The Post-Christian West: Times columnist says that the sick, elderly should consider euthanasia

The legalization of assisted suicide and euthanasia have come at a predictable time. After decades of legal abortion and contraceptive use, not a single Western country has a birth rate remotely close to population replacement level. Increasingly aging populations are putting enormous pressure on healthcare systems with fewer taxpayers to support them. The strategy of importing immigrants from other cultures to make up for the babies Westerners have avoided through contraception or killed by abortion comes with its own manifest problems.

It isn’t just population implosion. Rates of mental illness, social atomization, loneliness, and anxiety have never been higher. Legal euthanasia essentially serves as a pressure valve – a cynical way of addressing the problems we have created with the Sexual Revolution that we are unwilling or unable to solve.

As Ross Douthat noted in a 2022 New York Times column on Canada’s euthanasia regime, we are discovering what it means when a “society remains liberal but ceases to be civilized.” In the cavalcade of Canadian horror stories, he observed, we “see the dark ways euthanasia interacts with other late-modern problems – the isolation imposed by family breakdown, the spread of chronic illness and depression, the pressure on aging, low-birthrate societies to cut their healthcare costs.”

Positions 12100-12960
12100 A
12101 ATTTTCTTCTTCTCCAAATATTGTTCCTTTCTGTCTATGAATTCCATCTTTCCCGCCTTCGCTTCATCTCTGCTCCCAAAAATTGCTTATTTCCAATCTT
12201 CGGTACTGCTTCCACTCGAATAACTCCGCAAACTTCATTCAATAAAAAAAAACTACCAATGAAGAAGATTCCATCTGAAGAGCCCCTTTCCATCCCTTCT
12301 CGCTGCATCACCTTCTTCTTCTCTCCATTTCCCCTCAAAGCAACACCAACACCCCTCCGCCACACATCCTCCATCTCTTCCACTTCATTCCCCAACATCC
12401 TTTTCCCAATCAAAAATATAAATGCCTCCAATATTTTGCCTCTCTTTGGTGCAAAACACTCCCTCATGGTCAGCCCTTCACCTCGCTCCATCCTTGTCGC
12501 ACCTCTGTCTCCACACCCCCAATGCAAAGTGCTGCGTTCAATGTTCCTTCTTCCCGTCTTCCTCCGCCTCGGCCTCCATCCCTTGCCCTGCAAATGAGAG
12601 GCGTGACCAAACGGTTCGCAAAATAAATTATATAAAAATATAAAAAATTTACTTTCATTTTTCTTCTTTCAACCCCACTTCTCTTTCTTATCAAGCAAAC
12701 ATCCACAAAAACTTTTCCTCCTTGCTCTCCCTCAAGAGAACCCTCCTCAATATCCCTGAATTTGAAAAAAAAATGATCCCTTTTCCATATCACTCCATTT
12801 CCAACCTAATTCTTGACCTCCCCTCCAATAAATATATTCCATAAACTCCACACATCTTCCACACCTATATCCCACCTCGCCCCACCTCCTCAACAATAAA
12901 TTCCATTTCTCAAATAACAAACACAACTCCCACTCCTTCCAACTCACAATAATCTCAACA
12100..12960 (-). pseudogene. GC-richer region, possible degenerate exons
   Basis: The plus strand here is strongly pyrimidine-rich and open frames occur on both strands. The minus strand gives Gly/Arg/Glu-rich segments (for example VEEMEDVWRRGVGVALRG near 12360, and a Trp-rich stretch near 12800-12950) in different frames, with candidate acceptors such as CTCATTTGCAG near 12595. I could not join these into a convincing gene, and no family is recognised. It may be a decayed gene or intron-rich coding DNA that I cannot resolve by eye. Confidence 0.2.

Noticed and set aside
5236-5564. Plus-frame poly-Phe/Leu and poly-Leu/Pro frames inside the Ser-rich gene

Indeed, Canada, the U.K., and elsewhere, euthanasia advocates have been open about the fact that bringing in assisted suicide comes with critical cost savings. As one 2017 CBC report delicately put it: “Medically assisted deaths could save millions in health care spending.”

Critics of legal euthanasia have long cited the fact that “medical assistance in dying” swiftly morphs from a choice to an obligation. Every euthanasia regime delineates who is eligible for this “right” and who is not, indicating to the sick and the suffering that the state views their lives as not worth living, and that thus they have been granted the autonomy to acquire a state-sanctioned, funded, and facilitated suicide. Ashley Frawley worries, in a recent Unherd column, that “Assisted dying advocates are losing their compassion.” Indeed, both euthanasia and abortion have been sold to the public under the cloak of compassion. A darker agenda lurked just beneath the surface for anyone willing to peer past the slogans.

Frawley was responding to a recent column in The Times by Matthew Parris, a former politician and homosexual activist. Parris’s column is unique in that he is willing to say, in writing what suicide activists deny that they’ve been saying in private. The title and subheading sum it up: “We can’t afford a taboo on assisted dying: The argument against it is that pressure will grow on the terminally ill to hasten their own deaths – that’s not a bad thing.” In short, critics of euthanasia regimes have been pointing out that people are being pushed into lethal injections. Parris responds by saying that this is a good thing, actually – and then defends it with the cold-blooded pragmatism of someone who knows that there isn’t enough to go round: